The timing was eerie. I was pottering about at the weekend with the television on aimlessly in the background when a familiar seascape stopped me in my tracks. I couldn't quite place it until the camera cut to Dick Strawbridge talking against the backdrop of a long pier that suddenly made the penny drop.
"Look!" I bellowed to a startled family. "That's my pier! There's my gun!"
Strawbridge was reporting from Castle Cornet in Guernsey – which sits protectively out to sea from St Peter Port – in a repeat of an old episode of The Hungry Sailors. And there he was standing right outside its cafe, where I had worked during the three summers I spent living in Guernsey. There he was setting off its traditional noon-day gun which I heard booming every single day as it signalled the manic lunchtime rush.
The timing was strange because I had been thinking about my time at Castle Cornet just the day before, while watching emotional coverage of the 70th anniversary of the D-Day landings. What is forgotten sometimes is that the German occupation of Europe did stretch into Crown territories. The Channel Islands were the only part of the British Isles to come under Nazi control during the Second World War – a brutal occupation that lasted five long years.
I arrived in Guernsey in 1996 largely unaware of this history. I was there to party. It was my first time living away from Northern Ireland so I certainly wasn't interested in the troubles of others. So long as I was making enough to pay for the partying I was happy, so I got a job at Castle Cornet.
Dating back to 1206, it looks like a castle from that era should but I was baffled by the concrete bunkers which had been thrown up with no regard for the original architecture. One of them was an outside store for the cafe from which I got an uneasy feeling from the moment I first turned the key. I don't believe in superstition, lingering spirits or any such sort but that store gave me goose-bumps from the start. It was ice cold and gloomy but as my eyes adjusted to the darkness, I noticed the crude concrete walls were covered in words. I ran my fingers along the bumps until I realised with a start, they were names. German names, scrawled into the drying concrete. If I had come face to face with a real-life Nazi it wouldn't have chilled me any less and I fled.
I left the island for the last time in 1998, still only vaguely aware of its sacrifices in the Second World War, until a beautiful book called The Guernsey Literary and Potato Peel Pie Society came my way a decade later. I read it purely because it was about a familiar place that will always have a special place in my heart but it brought that war era alive in a way that made me ashamed I hadn't bothered to find out more when I had the chance. It reminded me that I had touched this history, literally with my fingertips, on the scarcely-seen inside of extra fortifications the Germans imposed when they took over on June 30, 1940.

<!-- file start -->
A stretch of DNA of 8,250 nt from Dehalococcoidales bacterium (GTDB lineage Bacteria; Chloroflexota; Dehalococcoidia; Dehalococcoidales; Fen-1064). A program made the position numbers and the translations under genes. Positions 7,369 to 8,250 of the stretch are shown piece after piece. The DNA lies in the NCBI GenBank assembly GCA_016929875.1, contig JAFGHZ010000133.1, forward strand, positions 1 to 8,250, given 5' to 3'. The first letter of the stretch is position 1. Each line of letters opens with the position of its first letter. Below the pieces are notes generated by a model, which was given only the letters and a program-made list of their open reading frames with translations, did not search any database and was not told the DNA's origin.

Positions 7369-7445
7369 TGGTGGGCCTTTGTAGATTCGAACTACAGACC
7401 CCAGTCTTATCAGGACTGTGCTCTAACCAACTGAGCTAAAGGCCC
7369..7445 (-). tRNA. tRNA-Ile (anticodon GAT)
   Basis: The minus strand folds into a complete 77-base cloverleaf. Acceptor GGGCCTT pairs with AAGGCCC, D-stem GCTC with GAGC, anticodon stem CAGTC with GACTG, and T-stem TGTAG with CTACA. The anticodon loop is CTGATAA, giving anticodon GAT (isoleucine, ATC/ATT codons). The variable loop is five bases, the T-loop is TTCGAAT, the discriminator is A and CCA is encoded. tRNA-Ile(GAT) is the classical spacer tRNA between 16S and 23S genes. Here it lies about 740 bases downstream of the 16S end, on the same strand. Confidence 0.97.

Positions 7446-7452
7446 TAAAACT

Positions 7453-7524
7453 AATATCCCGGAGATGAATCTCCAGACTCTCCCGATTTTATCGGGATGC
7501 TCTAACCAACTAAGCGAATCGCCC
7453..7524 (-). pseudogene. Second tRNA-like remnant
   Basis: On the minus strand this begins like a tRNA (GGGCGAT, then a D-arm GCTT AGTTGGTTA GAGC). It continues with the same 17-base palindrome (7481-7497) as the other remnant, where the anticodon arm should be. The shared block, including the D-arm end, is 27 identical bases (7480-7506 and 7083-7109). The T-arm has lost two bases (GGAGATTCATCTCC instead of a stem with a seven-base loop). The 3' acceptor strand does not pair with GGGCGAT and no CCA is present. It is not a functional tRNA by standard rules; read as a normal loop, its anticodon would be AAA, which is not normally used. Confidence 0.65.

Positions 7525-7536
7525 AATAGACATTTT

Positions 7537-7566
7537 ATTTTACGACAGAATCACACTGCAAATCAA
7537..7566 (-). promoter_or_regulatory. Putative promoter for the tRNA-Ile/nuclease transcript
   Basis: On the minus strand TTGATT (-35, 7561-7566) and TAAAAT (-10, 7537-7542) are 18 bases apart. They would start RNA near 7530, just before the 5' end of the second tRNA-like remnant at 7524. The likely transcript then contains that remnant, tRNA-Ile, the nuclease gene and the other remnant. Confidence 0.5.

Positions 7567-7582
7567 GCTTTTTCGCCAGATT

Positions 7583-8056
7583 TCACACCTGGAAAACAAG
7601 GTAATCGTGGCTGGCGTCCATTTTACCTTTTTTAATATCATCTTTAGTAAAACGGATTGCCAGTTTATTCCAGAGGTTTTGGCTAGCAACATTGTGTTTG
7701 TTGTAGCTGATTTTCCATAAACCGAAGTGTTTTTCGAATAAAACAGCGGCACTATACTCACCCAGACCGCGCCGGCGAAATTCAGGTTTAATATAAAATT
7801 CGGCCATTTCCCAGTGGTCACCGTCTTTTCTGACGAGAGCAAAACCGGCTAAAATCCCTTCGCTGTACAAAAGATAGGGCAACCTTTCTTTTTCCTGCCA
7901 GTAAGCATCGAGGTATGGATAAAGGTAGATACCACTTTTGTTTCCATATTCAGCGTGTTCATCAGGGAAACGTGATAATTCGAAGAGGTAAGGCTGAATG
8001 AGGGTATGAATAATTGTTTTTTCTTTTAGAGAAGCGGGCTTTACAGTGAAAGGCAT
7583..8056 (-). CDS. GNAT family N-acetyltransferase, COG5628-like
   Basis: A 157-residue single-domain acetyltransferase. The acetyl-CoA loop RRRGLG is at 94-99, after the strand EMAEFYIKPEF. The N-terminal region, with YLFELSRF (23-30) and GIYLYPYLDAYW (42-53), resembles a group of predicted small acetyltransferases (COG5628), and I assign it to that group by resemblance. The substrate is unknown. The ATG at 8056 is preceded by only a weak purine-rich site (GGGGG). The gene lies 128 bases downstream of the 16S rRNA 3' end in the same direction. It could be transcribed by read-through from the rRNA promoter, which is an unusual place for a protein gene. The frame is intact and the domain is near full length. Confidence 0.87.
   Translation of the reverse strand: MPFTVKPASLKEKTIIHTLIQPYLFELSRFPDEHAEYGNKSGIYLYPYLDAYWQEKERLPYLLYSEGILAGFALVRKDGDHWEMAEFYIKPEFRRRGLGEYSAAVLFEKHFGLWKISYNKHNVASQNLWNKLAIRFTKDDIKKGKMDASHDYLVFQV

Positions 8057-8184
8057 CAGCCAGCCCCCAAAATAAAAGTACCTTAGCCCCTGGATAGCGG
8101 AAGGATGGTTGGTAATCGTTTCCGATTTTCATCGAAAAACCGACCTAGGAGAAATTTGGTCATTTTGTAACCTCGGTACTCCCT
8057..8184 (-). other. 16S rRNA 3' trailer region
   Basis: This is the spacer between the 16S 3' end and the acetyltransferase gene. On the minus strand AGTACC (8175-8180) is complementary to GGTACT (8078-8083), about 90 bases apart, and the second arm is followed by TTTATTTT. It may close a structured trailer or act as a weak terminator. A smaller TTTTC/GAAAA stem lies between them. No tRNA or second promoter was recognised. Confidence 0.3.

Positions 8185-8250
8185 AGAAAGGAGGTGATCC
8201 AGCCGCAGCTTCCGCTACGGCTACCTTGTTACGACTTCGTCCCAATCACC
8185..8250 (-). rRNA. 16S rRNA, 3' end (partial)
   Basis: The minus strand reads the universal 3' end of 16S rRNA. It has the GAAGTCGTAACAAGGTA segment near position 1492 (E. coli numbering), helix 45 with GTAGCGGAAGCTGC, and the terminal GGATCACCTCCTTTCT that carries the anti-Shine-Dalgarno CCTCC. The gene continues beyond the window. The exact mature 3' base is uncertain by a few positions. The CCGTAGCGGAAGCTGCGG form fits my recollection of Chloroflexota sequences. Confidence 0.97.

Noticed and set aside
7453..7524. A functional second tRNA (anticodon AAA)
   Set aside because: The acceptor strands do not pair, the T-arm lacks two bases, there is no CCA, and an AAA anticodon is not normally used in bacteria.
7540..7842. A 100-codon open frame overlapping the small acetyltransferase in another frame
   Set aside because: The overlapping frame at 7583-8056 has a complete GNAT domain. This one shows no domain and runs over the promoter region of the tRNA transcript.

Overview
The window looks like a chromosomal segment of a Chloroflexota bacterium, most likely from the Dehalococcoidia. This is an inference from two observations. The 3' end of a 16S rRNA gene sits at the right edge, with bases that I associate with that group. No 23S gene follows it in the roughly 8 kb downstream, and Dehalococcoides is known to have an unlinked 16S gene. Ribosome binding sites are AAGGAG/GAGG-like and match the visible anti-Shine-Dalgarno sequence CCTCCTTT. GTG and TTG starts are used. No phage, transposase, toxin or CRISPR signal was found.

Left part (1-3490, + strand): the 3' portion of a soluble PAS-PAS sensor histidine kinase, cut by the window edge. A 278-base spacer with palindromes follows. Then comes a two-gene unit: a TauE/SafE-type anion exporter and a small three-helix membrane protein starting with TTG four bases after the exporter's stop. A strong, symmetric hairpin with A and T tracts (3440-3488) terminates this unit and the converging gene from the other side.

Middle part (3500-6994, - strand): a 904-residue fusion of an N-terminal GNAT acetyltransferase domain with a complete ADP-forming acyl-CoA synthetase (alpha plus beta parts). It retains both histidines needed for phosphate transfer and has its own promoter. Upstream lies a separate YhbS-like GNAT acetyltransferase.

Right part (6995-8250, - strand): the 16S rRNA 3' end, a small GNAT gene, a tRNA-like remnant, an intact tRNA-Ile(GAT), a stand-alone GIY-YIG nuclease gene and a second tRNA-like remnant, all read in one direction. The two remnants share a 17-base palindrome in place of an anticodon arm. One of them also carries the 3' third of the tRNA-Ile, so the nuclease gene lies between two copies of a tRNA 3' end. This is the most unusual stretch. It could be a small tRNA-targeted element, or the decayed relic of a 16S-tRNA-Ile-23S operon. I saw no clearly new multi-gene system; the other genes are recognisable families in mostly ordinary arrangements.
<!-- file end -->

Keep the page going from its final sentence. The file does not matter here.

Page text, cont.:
Guernsey sits just 50 kilometres from the beaches of Normandy but the islanders had to wait almost a full year for liberation after D-Day while dispatches of bravery and growing hope floated across the waves.
Lest we forget the bravery of the soldiers on the beaches of Normandy.
Nor should we forget the suffering of a small corner of these islands who lived cheek by jowl with the enemy and bore it with great stoicism on our behalf.
Move over Maria Sharapova. Scientists at the University of Pittsburgh have ruled that people with a dark eye colour — brown or hazel like my own — have faster reaction times than those with blue eyes. And therefore they make good tennis players.
But the boffins also say that those with dark eyes can tolerate less pain, can’t hold their alcohol, have a higher rate of depression, are less likely to study and have a more negative outlook on life.
Going against my genetic disposition for being negative, I’ve decided to be pleased about the new tennis skills I’ve suddenly acquired.
Wimbledon, here I come!
First we had ‘conscious uncoupling’, and then came ‘thoughtfully and consensually finalising’ a marriage. What is it with celebs who just can’t admit they can’t stand the sight of their spouse anymore?
Although it’s sad to hear about Melanie Griffiths filing for divorce from Antonio Banderas after 20 years together, the announcement has given us another insight into the weird break-up vocabulary of the rich and famous.
“We have thoughtfully and consensually decided to finalise our almost 20 years marriage … in a loving and friendly manner ...,” Melanie declared. Whatever happened to good old irreconcilable differences?